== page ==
## Public Key Encryption, Perfect (Forward) Secrecy and Backdoors

## Textbook RSA

The first thing discussed here is textbook RSA, to illustrate how simply a secure system can be understood. Having said that, textbook RSA as presented here is **not secure**. In terms of mathematics, all we need to be familiar with is multiplication since anything else we need can be covered minimally. Having some intuition into what public key encryption looks like will be helpful in some of the discussion later.

# Some Quick Notation

First, we say \(a\) *evenly divides* \(b\) if when \(b\) is divided by \(a\) there is no remainder left. For example, \(\frac{10}{5}=2\), so \(5\) evenly divides \(10\). This is written as \(a | b\) and if \(a|b\) we say \(a\) is a *divisor* of \(b\).

Now for \(5 \times 5 \times ... \times 5\) where we have multiplied \(k\;5\)'s we write this as \(5^k\), we will refer to this as *exponentiation by* \(k\). Some may also need to refamiliarise themselves with prime numbers (wiki link).

On top of this, we can say two numbers are *co-prime* if they do not share any divisors. \(7\) and \(10\) are co-prime because the divisors of \(10\) (\(2\) and \(5\)) are not divisors of \(7\). We will write the number of numbers that are less than a number \(N\) and co-prime to that number \(N\) as \(\phi{(N)}\). So as above \(\phi{(7)}=6\) since the numbers co-prime to (and less than) \(7\) are \(1,2,3,4,5\textrm{ and }6\). You will probably notice that for a prime number \(p\) we have \(\phi{(p)}=p-1\) since the only non-one divisor of \(p\) is itself, which obviously isn't less than \(p\). We will use the result \(\phi{(pq)} =(p-1)(q-1)\) where \(p,q\) are both prime when we describe RSA - note that this isn't true if they aren't both prime.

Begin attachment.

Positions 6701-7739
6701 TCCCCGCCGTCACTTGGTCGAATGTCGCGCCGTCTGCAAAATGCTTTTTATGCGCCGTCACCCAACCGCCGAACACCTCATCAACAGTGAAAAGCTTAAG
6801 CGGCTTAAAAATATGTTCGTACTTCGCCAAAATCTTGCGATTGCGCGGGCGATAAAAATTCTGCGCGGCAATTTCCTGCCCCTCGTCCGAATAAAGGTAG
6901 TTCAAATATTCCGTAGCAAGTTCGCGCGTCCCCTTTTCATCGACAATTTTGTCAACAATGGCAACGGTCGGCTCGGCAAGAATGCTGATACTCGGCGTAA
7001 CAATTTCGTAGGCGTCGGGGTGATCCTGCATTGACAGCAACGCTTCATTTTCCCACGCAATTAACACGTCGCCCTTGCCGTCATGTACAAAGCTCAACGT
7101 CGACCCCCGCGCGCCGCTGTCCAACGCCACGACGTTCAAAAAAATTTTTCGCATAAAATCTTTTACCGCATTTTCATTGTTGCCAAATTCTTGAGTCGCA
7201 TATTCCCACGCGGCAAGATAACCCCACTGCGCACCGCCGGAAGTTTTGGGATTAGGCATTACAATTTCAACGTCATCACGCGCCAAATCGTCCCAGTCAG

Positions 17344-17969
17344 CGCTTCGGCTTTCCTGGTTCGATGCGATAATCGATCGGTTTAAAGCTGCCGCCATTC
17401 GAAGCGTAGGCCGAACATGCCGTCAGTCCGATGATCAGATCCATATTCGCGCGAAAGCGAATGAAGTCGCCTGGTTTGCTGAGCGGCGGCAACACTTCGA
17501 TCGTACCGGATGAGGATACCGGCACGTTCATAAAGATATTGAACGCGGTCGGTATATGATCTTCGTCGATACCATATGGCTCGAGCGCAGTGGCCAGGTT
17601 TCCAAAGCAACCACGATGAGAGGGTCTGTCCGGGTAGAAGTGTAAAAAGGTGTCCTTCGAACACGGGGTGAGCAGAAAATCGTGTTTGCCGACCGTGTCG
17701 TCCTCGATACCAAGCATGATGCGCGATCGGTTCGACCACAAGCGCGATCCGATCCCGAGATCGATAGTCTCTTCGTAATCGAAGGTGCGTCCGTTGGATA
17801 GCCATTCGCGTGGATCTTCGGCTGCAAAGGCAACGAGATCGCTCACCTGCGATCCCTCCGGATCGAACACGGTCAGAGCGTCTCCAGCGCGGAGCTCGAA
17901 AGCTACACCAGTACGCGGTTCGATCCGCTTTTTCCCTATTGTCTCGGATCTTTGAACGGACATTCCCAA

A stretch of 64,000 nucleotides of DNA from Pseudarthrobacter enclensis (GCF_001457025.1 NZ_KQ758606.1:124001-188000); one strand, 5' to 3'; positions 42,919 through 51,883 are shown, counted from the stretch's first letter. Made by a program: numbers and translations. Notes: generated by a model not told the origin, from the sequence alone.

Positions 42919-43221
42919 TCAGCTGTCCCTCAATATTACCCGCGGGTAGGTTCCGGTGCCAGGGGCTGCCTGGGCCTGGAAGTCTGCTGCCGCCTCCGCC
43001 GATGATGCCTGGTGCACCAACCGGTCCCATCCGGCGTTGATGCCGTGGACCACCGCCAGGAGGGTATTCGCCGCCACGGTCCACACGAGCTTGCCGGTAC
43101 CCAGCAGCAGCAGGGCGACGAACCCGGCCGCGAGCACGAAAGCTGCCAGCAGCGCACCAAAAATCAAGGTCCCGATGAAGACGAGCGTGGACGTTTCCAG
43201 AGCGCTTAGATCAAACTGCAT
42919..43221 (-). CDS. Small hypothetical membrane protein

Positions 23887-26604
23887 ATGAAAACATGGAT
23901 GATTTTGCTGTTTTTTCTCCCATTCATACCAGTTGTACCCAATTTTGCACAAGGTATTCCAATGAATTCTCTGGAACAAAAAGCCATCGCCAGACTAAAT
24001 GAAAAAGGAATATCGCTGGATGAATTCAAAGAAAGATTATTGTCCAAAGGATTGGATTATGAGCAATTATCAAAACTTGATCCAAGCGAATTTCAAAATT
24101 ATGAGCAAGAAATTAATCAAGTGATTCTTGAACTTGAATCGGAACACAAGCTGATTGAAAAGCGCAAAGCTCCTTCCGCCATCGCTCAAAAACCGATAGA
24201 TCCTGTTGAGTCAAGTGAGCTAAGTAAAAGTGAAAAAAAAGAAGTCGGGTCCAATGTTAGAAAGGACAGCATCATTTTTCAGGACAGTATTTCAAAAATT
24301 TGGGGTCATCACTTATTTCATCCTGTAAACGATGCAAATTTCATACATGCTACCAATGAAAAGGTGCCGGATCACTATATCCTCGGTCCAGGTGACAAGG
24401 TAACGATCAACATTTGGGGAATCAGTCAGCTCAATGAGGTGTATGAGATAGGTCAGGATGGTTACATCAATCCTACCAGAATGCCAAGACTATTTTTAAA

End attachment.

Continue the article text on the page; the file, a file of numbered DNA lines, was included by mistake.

Lastly, when we reduce a number \(\mod N\) we get it's remainder when divided by \(N\). For example: $$10 \equiv 3 \mod 7, \\ 12 \equiv 5 \mod 7.$$

# The RSA Cryptosystem

To set up RSA we need two different prime numbers which we will refer to the first as \(p\) and second as \(q\), in a real world setting these numbers would be huge numbers (typically more than 300 digits each in base 10) so that it would take a long time for computers to factor their product \(N=pq\). There are easy, efficient methods to find candidates for \(p,q\) which I won't cover here.

Now for an important theorem: If \(a\) and \(N\) are co-prime, then \(a^{\phi{(N)}}\equiv1 \mod N\). I won't cover the proof of this here because it requires more background. This theorem is the key to RSA encryption and decryption. We now have all the tools we need to understand how to encrypt and decrypt with RSA.

For some message \(M < N\) we encrypt to encrypted text \(c\) with \(c = M^e \mod N\) where \(e\) is some number co-prime to \(N\) that we can choose freely. When we have decided on \(e\) we can use Euclid's Algorithm to find a \(d\) such that \(e \times d \equiv 1 \mod \phi{(N)}\) where we have found \(\phi{(N)}\) by \(\phi{(N)}=(p-1)(q-1)\). We can use such a \(d\) to decrypt since $$\begin{aligned} (M^e)^d &\equiv M^{1+k\phi{(N)}} &\mod (N) &\hspace{3em} \textrm{for some integer }k\\ &\equiv M(M^{k\phi{(N)}}) &\mod (N) &\\ &\equiv M(M^{\phi{(N)}})^k &\mod (N) &\\ &\equiv M \cdot 1^k &\mod (N) &\hspace{3em} \textrm{by the theorem}\\ &\equiv M &\mod (N) \end{aligned}$$

Hence it follows that exponentiation by \(d\) is the inverse of exponentiation by \(e\), so we can use these operations to encrypt and decrypt. The key to this system is that given some \(e\), we cannot find \(d\) such that \(ed \equiv 1 \mod \phi{(N)}\) unless we know what \(\phi{(N)}\) is. The value of \(\phi{(N)}\) cannot be calculated without first knowing \(p,q\) such that \(N=pq\). So as long as we keep \(p,q\) and \(d\) secret we can publicly share \(N,e\) so that other people can encrypt messages, but only we can decrypt them. For just anyone to decrypt they would need the value of \(\phi{(N)}\), to do this it would be necessary to first find \(p,q\) by factoring \(N\).

# Example